But how true is that? And if it is true, does it matter? Let’s find out.
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We continue on our Trans-Siberian railway adventure: the last stop was Krasnoyarsk in Siberia, we are now moving 855km East to Irkutsk, which is 80km off Lake Baikal. And here again a fascinating car landscape awaits… From roughly 30% of the traffic in Omsk and Tomsk to half in Krasnoyarsk, we are now faced with a proper invasion of used Japanese imports! Jump in for the full report!
When I write about cars, my words are inspired by the works of Leonard Setright. While I haven’t actually read a word of what he’s written I know his writing and have educated myself about it and its significance.
Just how silly did that sound? About as silly as an artist saying that he’s inspired by a work that he hasn’t actually seen. What’s this doing on a car site? The work of art is arguably the greatest piece of automotive fine art in the world. Read More >
As you might suspect, this is a sequel to Luke’s Camaro, Part One. Full disclosure, there’s no Camaro content this time, which is part of the fun — JB
We had just crossed a set of long-forgotten railroad tracks when it happened. The engine died, the dash lit up like the proverbial Christmas tree, and the big gray Audi rolled slowly to the side of the narrow country road.
“Son of a bitch.” Not an exclamation…more of a declaration.
I cranked the engine, hoping against hope that a wire had come loose or that a ghost had reached in and flipped the key off. I checked under the hood, looked underneath the car, and saw nothing. No loose wires, blown fuses, or leaking fuel. The engine cranked but wouldn’t fire. No joy.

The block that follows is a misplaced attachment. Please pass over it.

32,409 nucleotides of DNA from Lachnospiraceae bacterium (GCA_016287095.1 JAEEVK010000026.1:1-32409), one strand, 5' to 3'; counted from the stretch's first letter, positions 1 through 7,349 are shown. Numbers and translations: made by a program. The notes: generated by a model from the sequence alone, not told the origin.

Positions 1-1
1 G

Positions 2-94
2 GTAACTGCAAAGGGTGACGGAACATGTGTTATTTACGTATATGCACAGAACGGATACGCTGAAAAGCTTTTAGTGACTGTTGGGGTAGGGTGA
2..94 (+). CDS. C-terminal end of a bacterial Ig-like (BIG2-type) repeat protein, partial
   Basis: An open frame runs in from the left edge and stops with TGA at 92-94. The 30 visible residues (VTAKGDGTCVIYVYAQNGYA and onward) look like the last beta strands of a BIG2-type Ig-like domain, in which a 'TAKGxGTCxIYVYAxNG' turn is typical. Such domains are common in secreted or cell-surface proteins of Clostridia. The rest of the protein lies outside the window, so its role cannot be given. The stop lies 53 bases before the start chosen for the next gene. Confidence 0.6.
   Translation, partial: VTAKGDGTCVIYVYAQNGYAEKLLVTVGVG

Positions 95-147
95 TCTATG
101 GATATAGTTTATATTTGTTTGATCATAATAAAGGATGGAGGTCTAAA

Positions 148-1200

“Son of a bitch.” I was stuck.
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On the off chance that someday you might walk into your local Ford dealership in Kalamazoo and buy a Brazilian-built Ford EcoSport, at least you now get the ease of mind that it got five stars from Latin NCAP, the institution that tests cars sold in Latin America, in Germany, using pretty much Euro NCAP standards. So it would seem that, as TTAC has previously reported, Brazilian cars may not all be deathtraps.
“When,” I asked her, “did you realize that you, were, well, you know, an actual prostitute?”
“Well,” she said, rubbing her cigarette out in the waffle-patterned wrought-iron table, shielding her eyes against the sun as it set in the distance, “I’d been dancing for a while, and there was kind of a grey area there, you’d date a guy and he’d toss you some money to stay home from the club some nights, and then I started being less picky about the guys I’d let cash me out, if a guy was decent-looking he didn’t have to necessarily be my boyfriend. And then I had a friend who did a few parties from time to time, bachelor parties and stuff, and I went with her, and it was good money. And you get used to the idea that you can make five hundred or a thousand bucks really easy. So I stopped dancing because that was getting in the way of my ability to do parties.”
“And, I started taking calls to hotels in Beverly Hills. And one night I was on my way back from one of those and a guy in a nice car pulled up and offered me three hundred bucks for a quick date. It was bonus money, so I took it. Well, I went back to that street on a night when I wasn’t going to a hotel.” She frowns and looks down at the table for a moment before continuing. “So I’m out on the street, and I’m talking to a guy, and all of a sudden there’s a cop car there and they’re cuffing me, and I’m asking what’s going on, and they say I was soliciting, and I asked what they meant, and they said streetwalking, and I’m all, like, you have me confused with somebody else, I’m not a whore, I’m not a hooker, you know?”
Her hands flutter and she takes a sip of her soda, then she looks me square in the eye, level, expressionless. “Except, it turns out that I was.”